Originally Posted by Parker0065
Either your jealous of Haney or you don't know much about the golf swing, or both? Which is it?
Haney has put more players in the proffessional ranks than anyone here on this DB, so it sounds like pure jealousy,,,get over it!!!!!
It would probably be cool to try teaching golf for a living, but I can't say I'm jealous of Hank, what's that got to do with anything?
I know some about the golf swing. More than most, but not as much as the best.
Since when did the number of professionals a person teach have anything to do with physics?
Originally Posted by Harmonious
Haney knows far more about the golf swing than 99.99% of the posters here. And, more importantly, he knows how to teach it so that people improve, so long as they are not head cases like Romano or Barkley. Rush would appear to be a good example of someone who has done the work necessary to get better, and it has certainly shown on the show that he is much better now.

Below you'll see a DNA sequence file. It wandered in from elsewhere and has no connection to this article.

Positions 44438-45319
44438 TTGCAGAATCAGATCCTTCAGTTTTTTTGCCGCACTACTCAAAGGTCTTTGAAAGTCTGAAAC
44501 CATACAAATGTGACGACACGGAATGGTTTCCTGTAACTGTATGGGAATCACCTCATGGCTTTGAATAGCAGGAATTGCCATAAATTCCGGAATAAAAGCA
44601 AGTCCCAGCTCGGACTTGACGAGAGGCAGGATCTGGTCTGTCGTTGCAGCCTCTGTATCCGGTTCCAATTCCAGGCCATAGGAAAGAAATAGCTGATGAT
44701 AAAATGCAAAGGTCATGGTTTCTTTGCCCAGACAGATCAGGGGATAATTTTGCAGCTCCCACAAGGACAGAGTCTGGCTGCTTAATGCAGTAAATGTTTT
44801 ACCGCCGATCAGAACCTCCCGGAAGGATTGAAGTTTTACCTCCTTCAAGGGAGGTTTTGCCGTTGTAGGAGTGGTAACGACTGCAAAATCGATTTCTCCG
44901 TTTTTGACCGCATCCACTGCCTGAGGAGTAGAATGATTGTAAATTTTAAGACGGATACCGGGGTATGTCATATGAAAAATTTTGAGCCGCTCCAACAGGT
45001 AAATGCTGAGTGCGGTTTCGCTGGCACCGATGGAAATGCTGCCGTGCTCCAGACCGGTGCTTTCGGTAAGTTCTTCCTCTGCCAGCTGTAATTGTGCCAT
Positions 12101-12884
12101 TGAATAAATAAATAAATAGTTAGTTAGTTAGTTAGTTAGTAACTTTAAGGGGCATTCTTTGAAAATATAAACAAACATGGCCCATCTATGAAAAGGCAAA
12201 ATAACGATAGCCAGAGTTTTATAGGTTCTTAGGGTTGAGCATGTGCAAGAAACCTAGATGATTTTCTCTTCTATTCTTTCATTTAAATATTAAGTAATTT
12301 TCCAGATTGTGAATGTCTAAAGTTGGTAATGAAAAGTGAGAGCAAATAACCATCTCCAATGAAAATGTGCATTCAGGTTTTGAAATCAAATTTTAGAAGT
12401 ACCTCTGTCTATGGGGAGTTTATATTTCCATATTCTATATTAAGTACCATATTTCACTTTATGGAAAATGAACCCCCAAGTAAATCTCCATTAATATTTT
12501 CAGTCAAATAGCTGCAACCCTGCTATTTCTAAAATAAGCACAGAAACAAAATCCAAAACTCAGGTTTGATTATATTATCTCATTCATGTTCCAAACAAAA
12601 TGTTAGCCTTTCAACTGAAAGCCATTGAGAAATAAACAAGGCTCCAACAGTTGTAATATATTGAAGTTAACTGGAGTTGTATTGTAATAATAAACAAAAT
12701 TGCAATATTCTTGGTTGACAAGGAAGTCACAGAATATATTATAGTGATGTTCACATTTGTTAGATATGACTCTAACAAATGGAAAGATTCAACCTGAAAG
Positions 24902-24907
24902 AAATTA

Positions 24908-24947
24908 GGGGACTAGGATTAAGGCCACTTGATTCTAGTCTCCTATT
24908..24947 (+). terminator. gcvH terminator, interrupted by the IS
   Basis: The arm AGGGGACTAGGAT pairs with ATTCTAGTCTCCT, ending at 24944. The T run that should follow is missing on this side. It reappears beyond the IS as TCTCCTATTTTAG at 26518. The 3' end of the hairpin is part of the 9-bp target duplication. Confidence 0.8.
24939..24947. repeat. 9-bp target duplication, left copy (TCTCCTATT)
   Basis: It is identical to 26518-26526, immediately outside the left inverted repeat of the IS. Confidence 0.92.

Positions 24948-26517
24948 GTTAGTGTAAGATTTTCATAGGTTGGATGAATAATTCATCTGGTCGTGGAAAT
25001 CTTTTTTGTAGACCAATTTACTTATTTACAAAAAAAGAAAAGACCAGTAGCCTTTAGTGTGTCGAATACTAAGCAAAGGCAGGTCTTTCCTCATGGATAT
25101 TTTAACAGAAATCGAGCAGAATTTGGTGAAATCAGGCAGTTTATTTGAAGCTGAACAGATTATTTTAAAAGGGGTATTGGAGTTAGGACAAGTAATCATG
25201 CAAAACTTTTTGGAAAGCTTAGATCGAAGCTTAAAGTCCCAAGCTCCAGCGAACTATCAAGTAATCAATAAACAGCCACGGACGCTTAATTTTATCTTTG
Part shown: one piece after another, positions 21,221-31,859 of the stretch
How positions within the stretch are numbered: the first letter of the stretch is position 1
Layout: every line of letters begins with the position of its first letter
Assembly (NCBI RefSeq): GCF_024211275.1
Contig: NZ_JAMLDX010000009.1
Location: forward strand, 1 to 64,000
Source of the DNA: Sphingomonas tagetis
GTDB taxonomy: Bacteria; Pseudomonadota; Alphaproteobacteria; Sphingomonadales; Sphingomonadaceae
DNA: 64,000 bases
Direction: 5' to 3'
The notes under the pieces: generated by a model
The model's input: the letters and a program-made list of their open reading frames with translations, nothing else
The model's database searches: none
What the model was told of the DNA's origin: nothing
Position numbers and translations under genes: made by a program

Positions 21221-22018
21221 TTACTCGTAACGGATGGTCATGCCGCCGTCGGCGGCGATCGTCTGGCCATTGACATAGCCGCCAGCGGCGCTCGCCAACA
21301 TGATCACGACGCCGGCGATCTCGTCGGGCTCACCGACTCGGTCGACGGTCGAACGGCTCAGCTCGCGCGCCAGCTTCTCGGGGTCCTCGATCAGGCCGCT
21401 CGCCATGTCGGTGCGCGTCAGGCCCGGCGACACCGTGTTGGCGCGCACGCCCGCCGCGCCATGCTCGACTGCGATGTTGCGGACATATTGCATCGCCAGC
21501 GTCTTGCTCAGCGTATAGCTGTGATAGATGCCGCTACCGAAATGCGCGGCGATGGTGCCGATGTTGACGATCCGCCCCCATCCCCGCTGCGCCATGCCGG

Question for Zeph, since he hates on Haney: If left-to-right (slice) spin is not caused by an open clubface at impact, what is it caused by?
Who has he taugh, except O'Meara and Tiger?
I don't hate Haney, I wouldn't consider putting enough effort into hating someone. A ball spinning left to right is caused by a swingpath going inside of the clubface angle. Most commonly you see this with a clubface square or shut to the target, and swingpath always inside of the clubface angle. For a right hander, that would mean the swingpath always moves more left than the clubface is angled at impact. Most amateurs are able to prevent the open clubface at impact if they hit a push-slice, but fixing the path is far more difficult. Which is why you often see high handicappers swing to the left with a square or shut clubface and a ball moving left to right. The better they are able to time the closing clubface, the better chance their ball will end up somewhat close to their intended target. It's a difficult way to play golf though.
This means that you can hit a slice with a clubface square or shut to the target. The clubface must of course always be open to the swingpath to create that type of sidespin, but an "open clubface" is most commonly described as one that aims to the right of the target at impact.